As soon as we landed in Tokyo we were greeted with glorious Japanese efficiency, cleanliness and a very polite customs officer.
After checking through my rucksack and welcoming us to Japan he replaced all the items with absolute diligence, a small but appreciated joy. Having lived in Japan for six months a few years ago, I was delighted to be back and share this country I love so much with Guy. Heading through the airport we found our way to the Tokyo metro link. Despite the challenges of the Japanese language signs are also all in Romaji, a representation of the sounds of Japanese in western characters which is helpful for getting around and attempting pronunciations! In addition the Metro has a handy 24hr travel pass which makes life easier for the weary traveler. As we travelled across the city on the metro we passed traditional houses, high-rises and temples and Guy’s face was one of curiosity and wonder. We arrived at our hotel the APA Ueno, which was ideally placed half way between Haneda and Narita Airports in the Asakusabashi area of the city.
After dropping our bags at the hotel we headed out into the city. We had arrived on a public holiday and it was a surreal feeling to be in a city with a population of almost 14 million and be walking empty streets. Soon we found some of the infamous vending machines of Japan, I opted for a hot coffee which was much needed after our early start, Guy had a Fanta although we couldn’t decipher what flavour it was meant to be! After our refreshment break we continued to Asakusa a district famous for the Sensoji temple. Turns out on public holidays everyone goes to the temples to pray so here we found what seemed like the majority of the population of Japan! Passing through the Thunder gate and into the narrow shopping street we were funnelled towards the temple. Police were there with megaphones controlling the flow of people into the temple. Although something of a swarm we were swept along gently in waves of people until we made our way into the temple itself. Inside Sensoji, dedicated to the Buddhist goddess of mercy, we made our own offering bowing twice – clapping twice – praying – bowing once more. Owing to the size of the crowds the usual gentle dropping of coins into the collection boxes had become crowds throwing coins overhead into a central collection sheet. Quite the sight to witness, we felt very lucky. Around the temple we found a vast array of food stalls to choose from including grilled sardines on sticks, we opted for the safer option of chicken and noodles instead and it did not disappoint. From the relative calm away from the queues we took in the graceful sloping roof of the temple, the bright colours and the elegant five tiered pagoda adjacent to it before heading out of the crowds.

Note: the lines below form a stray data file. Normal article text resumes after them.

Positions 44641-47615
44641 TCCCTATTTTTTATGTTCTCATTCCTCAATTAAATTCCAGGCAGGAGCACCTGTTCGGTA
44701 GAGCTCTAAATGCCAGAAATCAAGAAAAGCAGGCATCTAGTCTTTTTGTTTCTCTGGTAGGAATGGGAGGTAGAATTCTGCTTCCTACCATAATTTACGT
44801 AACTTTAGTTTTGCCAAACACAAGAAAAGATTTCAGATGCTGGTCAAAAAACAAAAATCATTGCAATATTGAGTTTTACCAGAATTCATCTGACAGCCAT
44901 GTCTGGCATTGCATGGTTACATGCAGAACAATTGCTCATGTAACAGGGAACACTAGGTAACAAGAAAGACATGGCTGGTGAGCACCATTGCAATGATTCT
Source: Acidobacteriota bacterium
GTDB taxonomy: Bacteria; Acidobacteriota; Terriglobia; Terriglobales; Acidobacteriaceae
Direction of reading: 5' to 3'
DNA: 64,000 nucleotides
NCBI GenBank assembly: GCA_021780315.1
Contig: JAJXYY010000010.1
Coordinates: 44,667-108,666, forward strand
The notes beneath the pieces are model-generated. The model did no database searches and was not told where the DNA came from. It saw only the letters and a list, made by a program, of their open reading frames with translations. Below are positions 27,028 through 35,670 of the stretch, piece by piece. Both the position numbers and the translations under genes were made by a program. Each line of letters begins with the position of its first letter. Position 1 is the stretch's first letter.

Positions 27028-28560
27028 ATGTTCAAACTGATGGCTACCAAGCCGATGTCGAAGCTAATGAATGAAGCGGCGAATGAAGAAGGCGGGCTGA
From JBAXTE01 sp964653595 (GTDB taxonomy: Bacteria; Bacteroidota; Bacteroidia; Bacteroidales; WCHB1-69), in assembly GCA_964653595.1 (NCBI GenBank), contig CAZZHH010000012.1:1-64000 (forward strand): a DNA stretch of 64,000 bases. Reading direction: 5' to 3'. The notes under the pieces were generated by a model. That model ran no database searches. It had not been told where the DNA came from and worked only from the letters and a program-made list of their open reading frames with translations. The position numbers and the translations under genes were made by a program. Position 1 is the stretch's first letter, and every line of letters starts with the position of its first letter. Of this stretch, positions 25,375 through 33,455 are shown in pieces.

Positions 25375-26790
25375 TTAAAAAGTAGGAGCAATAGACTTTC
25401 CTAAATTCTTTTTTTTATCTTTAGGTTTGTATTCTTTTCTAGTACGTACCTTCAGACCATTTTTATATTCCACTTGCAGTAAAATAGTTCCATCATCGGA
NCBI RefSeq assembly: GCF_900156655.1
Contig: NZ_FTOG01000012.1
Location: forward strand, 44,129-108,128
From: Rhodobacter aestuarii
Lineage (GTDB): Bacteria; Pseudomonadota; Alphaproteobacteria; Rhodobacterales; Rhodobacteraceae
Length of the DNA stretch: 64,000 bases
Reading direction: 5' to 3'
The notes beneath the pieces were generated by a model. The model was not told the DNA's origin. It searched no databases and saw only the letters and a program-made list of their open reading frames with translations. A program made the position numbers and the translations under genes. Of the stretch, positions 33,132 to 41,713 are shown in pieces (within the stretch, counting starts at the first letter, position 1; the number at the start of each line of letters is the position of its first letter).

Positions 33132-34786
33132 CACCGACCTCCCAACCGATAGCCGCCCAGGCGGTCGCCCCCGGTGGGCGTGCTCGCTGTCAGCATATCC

Continuing on foot we made our way to the nearby Sumida river bank where we ambled along, unfortunately jet lag was beginning to set in and we sat for sometime in something of a daze before heading across the city to Ueno Park. Famous for its cherry blossom in spring the park has a number of museums and temples within it. We visited the Shinto shrine of Toshogu dedicated to Inari (a collective of the principle kami, or spirits of the Shinto religion) via a tunnel of Torii gates which mark the transition from the profane to the sacred. Surrounding the shrine were a huge number of fox statues; kitsune, the foxes are known as Inari’s messengers. Once again a huge line of people waited patiently to pay their respects to Inari. We continued through the park past the Shinobazu Pond and out into the mêlée of the city once more.
Returning to our hotel we checked in and headed to the tenth floor. Space is something of a premium in Tokyo and our room was a prime example of this. With a double bed pushed into the corner and the desk top in line with the end of the bed we had little more than a metre wide corridor to move in. With four bags between us this made for some excellent under desk Tetris! Despite the size the room was quiet and comfortable and everything our jet lag was craving. The small bathroom that jutted off the side of the room included both a sit in bath, shower and the always enjoyable Japanese toilet (you can read more about that one in my blog Tales of a Tokyo Toilet).
Following showers and dinner at a local restaurant we finally gave in to sleep, our bodies attempting to adjust ready for day two.